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How can I fetch images from a server?

I've got this bit of code which allows me to draw some images on a canvas.

<html>
  <head>
    <script type="text/javascript">
      function draw(){
        var canvas = document.getElementById('canv');
        var ctx = canvas.getContext('2d');

        for (i=0;i<document.images.length;i++){
          ctx.drawImage(document.images[i],i*150,i*130);
        }
    }
    </script>
  </head>
  <body onload="draw();">
    <canvas id="canv" width="1024" height="1024"></canvas>
    <img src="http://www.google.com/intl/en_ALL/images/logo.gif">
    <img src="http://l.yimg.com/a/i/ww/beta/y3.gif">
    <img src="http://static.ak.fbcdn.net/images/welcome/welcome_page_map.png">
  </body>
</html>

Instead of looping over document.images, i would like to continually fetch images from a server.

for (;;) {
    /* how to fetch myimage??? */
    myimage = fetch???('http://myserver/nextimage.cgi');
    ctx.drawImage(myimage, x, y);
}
share|improve this question

5 Answers 5

up vote 17 down vote accepted

Use the built-in JavaScript Image object.

Here is a very simple example of using the Image object:

myimage = new Image();
myimage.src = 'http://myserver/nextimage.cgi';

Here is a more appropriate mechanism for your scenario from the comments on this answer.

Thanks olliej!

It's worth noting that you can't synchronously request a resource, so you should actually do something along the lines of:

myimage = new Image();
myimage.onload = function() {
                     ctx.drawImage(myimage, x, y);
                 }
myimage.src = 'http://myserver/nextimage.cgi';
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5  
It's worth noting that you can't synchronously request a resource, so you should actually do something along the lines of myimage.onload = function() { ctx.drawImage(myimage, x, y); } myimage.src = 'myserver/nextimage.cgi';; –  olliej Oct 3 '08 at 3:02

If you want to draw an image to a canvas you also need to wait for the image to actually load, so the correct thing to do will be:

myimage = new Image();
myimage.onload = function() {
    context.drawImage(myimage, ...);
}
myimage.src = 'http://myserver/nextimage.cgi';
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To add an image in JavaScript you can do the following:

myimage = new Image()
myimage.src='http://....'

If an image on your page has an ID "image1", you can assign the src of image1 to myimage.src.

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You owe me a coke ;) –  spoon16 Oct 2 '08 at 19:51

I have found that using prototypes is very helpful here. If you aren't familiar with them, prototypes are part of objects that allow you to set your own variables and/or methods to them.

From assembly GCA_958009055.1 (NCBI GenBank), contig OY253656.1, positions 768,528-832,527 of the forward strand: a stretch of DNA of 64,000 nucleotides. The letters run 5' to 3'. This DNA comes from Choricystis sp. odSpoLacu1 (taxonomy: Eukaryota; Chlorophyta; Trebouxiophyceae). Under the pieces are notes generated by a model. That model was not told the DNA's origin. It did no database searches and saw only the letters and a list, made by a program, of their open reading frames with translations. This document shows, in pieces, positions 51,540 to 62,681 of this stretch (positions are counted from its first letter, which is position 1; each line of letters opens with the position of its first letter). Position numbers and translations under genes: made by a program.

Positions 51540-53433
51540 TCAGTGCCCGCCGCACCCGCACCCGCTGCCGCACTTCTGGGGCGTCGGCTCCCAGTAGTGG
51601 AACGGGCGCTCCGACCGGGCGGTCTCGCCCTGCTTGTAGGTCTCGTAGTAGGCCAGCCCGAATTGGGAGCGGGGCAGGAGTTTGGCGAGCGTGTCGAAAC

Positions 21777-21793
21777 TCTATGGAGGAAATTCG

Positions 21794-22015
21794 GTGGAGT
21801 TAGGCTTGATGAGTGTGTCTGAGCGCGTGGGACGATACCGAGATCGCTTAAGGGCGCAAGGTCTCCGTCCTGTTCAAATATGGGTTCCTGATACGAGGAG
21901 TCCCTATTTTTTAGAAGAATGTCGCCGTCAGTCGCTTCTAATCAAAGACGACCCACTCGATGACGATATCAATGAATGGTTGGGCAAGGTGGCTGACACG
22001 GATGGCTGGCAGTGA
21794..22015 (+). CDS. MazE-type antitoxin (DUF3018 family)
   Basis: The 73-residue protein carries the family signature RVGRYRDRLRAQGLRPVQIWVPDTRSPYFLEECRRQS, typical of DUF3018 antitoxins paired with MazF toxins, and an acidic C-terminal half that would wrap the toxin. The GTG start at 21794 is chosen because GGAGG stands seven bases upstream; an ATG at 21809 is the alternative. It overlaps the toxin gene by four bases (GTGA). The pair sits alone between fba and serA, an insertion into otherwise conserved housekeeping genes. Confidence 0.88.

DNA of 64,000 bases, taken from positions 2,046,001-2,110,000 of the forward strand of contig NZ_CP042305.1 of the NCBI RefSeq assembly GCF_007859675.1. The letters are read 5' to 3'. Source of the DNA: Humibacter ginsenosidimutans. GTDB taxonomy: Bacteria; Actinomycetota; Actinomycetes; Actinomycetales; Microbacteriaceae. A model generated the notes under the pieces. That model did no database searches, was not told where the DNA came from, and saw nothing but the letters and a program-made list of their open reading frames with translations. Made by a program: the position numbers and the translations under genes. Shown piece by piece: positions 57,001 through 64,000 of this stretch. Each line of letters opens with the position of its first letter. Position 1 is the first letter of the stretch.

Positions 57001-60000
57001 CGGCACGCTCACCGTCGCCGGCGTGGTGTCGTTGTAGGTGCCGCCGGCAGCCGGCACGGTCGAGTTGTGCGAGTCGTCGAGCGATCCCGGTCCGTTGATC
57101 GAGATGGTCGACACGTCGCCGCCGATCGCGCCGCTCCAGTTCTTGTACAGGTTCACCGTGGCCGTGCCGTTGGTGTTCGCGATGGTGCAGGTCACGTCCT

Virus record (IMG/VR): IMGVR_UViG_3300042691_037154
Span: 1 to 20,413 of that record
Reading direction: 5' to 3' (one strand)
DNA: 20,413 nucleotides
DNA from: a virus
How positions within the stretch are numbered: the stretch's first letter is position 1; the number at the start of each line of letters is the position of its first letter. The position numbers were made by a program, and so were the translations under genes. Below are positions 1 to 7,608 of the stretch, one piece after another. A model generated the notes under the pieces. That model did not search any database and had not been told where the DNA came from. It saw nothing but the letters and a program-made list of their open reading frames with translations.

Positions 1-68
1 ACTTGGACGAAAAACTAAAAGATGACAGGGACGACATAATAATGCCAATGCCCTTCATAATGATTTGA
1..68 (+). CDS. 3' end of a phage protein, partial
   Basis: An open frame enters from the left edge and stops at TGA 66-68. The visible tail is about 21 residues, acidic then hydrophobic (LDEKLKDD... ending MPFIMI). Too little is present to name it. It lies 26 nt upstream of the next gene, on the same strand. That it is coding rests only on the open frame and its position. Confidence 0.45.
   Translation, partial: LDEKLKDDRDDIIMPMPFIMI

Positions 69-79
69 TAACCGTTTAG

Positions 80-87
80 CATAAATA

Doing something like:

Image.prototype.position = {
    x: 0,
    y: 0
}

Image.prototype.onload = function(){
    context.drawImage(this, this.position.x, this.position.y);
}

allows you to set position and draw to the canvas without too much work.

The "position" variable allows you to move it around on the canvas.
So it's possible to do:

var myImg = new Image();
myImg.position.x = 20;
myImg.position.y = 200;
myImg.src = "http://www.google.com/intl/en_ALL/images/logo.gif";

and the image will automatically draw to the canvas at (20,200).

Prototype works for all HTML and native Javascript objects. So

Array.prototype.sum = function(){
    var _sum = 0.0;
    for (var i=0; i<this.length; i++){
        _sum += parseFloat(this[i]);
    }
    return _sum;
}

gives a new function to all Arrays.

However,

var Bob;
Bob.Prototype.sayHi = function(){
    alert("Hello there.");
}

will not work (for multiple reasons, but i'll just talk about prototypes).
Prototype is a "property" of sorts, which contains all the your properties/methods that you input, and is already in each of the HTML and native Javascript objects (not the ones you make).
Prototypes also allow for easy calling (you can do "myImg.position.x" instead of "myImg.prototype.position.x" ).

Besides, if you are defining you variable, you should do it more like this.

var Bob = function(){
    this.sayHi = function(){
        alert("Hello there.");
    }
}
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If you are using jQuery you can do:

$.('<img src="http://myserver/nextimage.cgi" />).appendTo('#canv');

You can also add widths and anything else in the img tag.

share|improve this answer
5  
Canvas doesn't display child elements, it's a programmable bitmap context you can draw to with JS, one of the API functions is drawImage() which takes an Image element/object and draws it into the buffer. It allows you to do nifty things that were previously not possible eg. canvaspaint.org –  olliej Oct 3 '08 at 4:03
    
Now that I understand the question, I would give a different answer. :) –  Darryl Hein Oct 6 '08 at 18:24
    
Oh, you can even delete this answer... –  Alberto Sep 6 '13 at 9:08

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